Pre-game, and among the main talking points about the 2014 AFC Challenge Cup Group B encounter between the Philippines and reigning South Asian champions Afghanistan would have been the latter’s lofty position in the latest FIFA Men’s Ranking Table. Indeed, at 128, there is a menacing 12-point gap between the Afghans and the Filipinos, who are currently at 140.
Post-game, and the talking point would have shifted to the most obvious of questions: how in the world did they get there? After 90 minutes of a goalless stalemate which the Philippines could feel entitled to feel hard done by, there was no doubt whatsoever about which the better team was.
It was apparent even early in the match that the Philippines had the better individuals. The question of who was the better team took a little longer to resolve; and it was not until the final half an hour that the Filipinos started to get a firmer grasp of the game and clearer sights of the Afghan goal.
But a game of football is never an open book; and the scoreline does not always tell the entire story. Afghanistan captain Haroon Fakhrudin’s header sent the ball crashing against Neil Etheridge’s bar in second half added time and could easily have supplied the story’s cruel denouement.
To whom it was cruel, the Afghans would doubtless have a word or two to the contrary; and indeed, the Philippines could have defended the set piece from off Daisuke Sato’s late foul on the right flank a tad better.
The truth was, however, that even had the Afghans scored from that header, the goal could easily have been no more than a consolation. James Younghusband could have opened the scoring just before the first half ended with a thumping header against the crossbar.
In the second half, particularly, the Philippines had more than enough chances to have put the game away with plenty to spare. There was the little matter, however, of one Stephan Schröck and the shooting boots he seemed to have left behind in Frankfurt.
The diminutive Fil-German could have opened scoring after half an hour with an audacious chip that nearly caught out Afghan goalkeeper Mansur Faqiryar. That the ball fell onto the top netting was portentous of the rest of the night for the Eintracht player.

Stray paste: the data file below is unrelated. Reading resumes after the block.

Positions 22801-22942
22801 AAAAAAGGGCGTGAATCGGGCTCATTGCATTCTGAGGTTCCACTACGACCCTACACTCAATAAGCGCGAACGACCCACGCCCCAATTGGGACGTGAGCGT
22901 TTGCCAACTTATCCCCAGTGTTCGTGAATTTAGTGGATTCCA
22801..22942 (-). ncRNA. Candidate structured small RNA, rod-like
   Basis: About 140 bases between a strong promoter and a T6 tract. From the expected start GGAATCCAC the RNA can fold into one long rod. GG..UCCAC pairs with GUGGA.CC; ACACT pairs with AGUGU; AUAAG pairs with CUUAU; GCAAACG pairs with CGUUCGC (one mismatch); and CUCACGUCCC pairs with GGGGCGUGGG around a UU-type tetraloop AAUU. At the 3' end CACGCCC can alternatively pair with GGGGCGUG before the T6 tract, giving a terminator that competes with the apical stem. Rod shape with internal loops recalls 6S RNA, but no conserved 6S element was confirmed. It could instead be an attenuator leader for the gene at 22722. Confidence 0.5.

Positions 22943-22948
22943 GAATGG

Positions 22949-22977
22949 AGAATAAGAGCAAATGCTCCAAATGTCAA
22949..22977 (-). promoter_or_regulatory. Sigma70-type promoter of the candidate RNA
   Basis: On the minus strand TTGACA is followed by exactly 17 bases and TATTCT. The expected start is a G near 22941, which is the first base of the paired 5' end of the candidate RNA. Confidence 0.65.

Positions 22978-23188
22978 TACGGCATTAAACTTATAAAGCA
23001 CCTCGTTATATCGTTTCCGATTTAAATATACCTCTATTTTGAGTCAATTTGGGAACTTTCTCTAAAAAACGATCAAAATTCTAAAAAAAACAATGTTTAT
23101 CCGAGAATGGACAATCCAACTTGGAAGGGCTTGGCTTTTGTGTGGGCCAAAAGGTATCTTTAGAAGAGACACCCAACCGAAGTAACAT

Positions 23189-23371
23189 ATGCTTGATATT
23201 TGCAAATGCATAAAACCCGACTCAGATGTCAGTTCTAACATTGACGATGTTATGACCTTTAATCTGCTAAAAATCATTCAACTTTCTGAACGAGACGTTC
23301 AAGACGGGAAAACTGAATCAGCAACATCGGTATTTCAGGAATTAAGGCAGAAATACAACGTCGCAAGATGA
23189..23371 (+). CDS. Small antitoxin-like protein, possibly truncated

In the 78th minute, he interchanged passes with OJ Porteria with the Afghan defence back-pedalling. The glorious move was capped by a nonchalant shimmy past two Afghan defenders before a left-footed shot was despatched towards goal. The moment was crying for a goal; but the ball was not even on target.
When Schröck was finally on target with a right-footed shot minutes later, Faqiryar was up to the task and swatted the ball away and into safety.
Still, the rest of the Filipinos feasted on the effervescence that little Schröckie provided. An improvised chip in the 70th minute from the right was parried away by Faqiryar and only half-cleared by a defender. The ball fell invitingly to Sato, whose drive from 30 yards was heading for the upper corner until pushed away.
In added time just moments after Fakhrudin’s header, even Martin Steuble joined shooting practice with a thunderous left-footed drive that had Faqiryar at full stretch once again.
Despite firing blanks against Afghanistan, the Philippines ought to look at the goalless stalemate as a point earned rather than two points dropped. It is always better to grow into a tournament instead of begin one with big guns firing but then lose steam later on.
Possession was frequently squandered in the attacking half of the field earlier in the match, but passing became more cohesive and incisive in the final half hour. As we all saw in the friendly international against Azerbaijan, the current set of players in the squad can correct their collective weaknesses within the course of the same match.
This trait augurs well for the rest of the tournament. We are all assured that the team will get stronger with each match and hopefully peak if and when it can get to the finals.
Apart from the inability to score, of some concern to team management will be a bit of fragility in defending set pieces as well as some vulnerability to over the top balls. That said, Phil Younghusband and Robert Gier, the two players we normally see poaching goals and organising the backline were both suspended.
In a manner of speaking, we played against the top-ranked team without our spine. All the other teams be forewarned. The Philippines will be an entirely different proposition when all the top players become available and click into gear.